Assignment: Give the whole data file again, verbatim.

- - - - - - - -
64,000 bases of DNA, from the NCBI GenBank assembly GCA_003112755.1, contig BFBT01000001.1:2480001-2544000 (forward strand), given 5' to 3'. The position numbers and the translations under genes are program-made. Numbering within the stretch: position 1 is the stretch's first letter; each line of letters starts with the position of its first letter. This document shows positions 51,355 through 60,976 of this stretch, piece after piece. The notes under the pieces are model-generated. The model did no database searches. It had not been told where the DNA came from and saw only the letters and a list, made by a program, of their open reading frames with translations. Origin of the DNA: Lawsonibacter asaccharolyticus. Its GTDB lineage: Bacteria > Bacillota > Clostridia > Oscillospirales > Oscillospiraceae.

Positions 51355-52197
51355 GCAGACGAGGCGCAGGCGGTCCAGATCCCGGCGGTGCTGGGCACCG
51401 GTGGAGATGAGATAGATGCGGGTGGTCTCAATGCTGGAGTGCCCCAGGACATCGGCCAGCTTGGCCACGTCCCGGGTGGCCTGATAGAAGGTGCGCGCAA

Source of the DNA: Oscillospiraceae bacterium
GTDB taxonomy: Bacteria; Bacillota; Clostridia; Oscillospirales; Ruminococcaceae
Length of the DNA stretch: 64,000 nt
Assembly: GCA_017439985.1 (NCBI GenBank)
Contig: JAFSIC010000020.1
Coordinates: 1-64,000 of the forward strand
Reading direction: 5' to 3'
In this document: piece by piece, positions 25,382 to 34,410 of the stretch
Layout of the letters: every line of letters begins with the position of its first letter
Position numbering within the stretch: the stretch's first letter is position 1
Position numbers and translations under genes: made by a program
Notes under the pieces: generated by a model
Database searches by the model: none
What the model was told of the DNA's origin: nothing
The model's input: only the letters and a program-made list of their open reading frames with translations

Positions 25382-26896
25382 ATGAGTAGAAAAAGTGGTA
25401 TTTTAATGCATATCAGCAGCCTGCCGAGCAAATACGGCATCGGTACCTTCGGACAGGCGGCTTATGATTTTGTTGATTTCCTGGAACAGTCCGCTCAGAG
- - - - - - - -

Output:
64,000 bases of DNA, from the NCBI GenBank assembly GCA_003112755.1, contig BFBT01000001.1:2480001-2544000 (forward strand), given 5' to 3'. The position numbers and the translations under genes are program-made. Numbering within the stretch: position 1 is the stretch's first letter; each line of letters starts with the position of its first letter. This document shows positions 51,355 through 60,976 of this stretch, piece after piece. The notes under the pieces are model-generated. The model did no database searches. It had not been told where the DNA came from and saw only the letters and a list, made by a program, of their open reading frames with translations. Origin of the DNA: Lawsonibacter asaccharolyticus. Its GTDB lineage: Bacteria > Bacillota > Clostridia > Oscillospirales > Oscillospiraceae.

Positions 51355-52197
51355 GCAGACGAGGCGCAGGCGGTCCAGATCCCGGCGGTGCTGGGCACCG
51401 GTGGAGATGAGATAGATGCGGGTGGTCTCAATGCTGGAGTGCCCCAGGACATCGGCCAGCTTGGCCACGTCCCGGGTGGCCTGATAGAAGGTGCGCGCAA

Source of the DNA: Oscillospiraceae bacterium
GTDB taxonomy: Bacteria; Bacillota; Clostridia; Oscillospirales; Ruminococcaceae
Length of the DNA stretch: 64,000 nt
Assembly: GCA_017439985.1 (NCBI GenBank)
Contig: JAFSIC010000020.1
Coordinates: 1-64,000 of the forward strand
Reading direction: 5' to 3'
In this document: piece by piece, positions 25,382 to 34,410 of the stretch
Layout of the letters: every line of letters begins with the position of its first letter
Position numbering within the stretch: the stretch's first letter is position 1
Position numbers and translations under genes: made by a program
Notes under the pieces: generated by a model
Database searches by the model: none
What the model was told of the DNA's origin: nothing
The model's input: only the letters and a program-made list of their open reading frames with translations

Positions 25382-26896
25382 ATGAGTAGAAAAAGTGGTA
25401 TTTTAATGCATATCAGCAGCCTGCCGAGCAAATACGGCATCGGTACCTTCGGACAGGCGGCTTATGATTTTGTTGATTTCCTGGAACAGTCCGCTCAGAG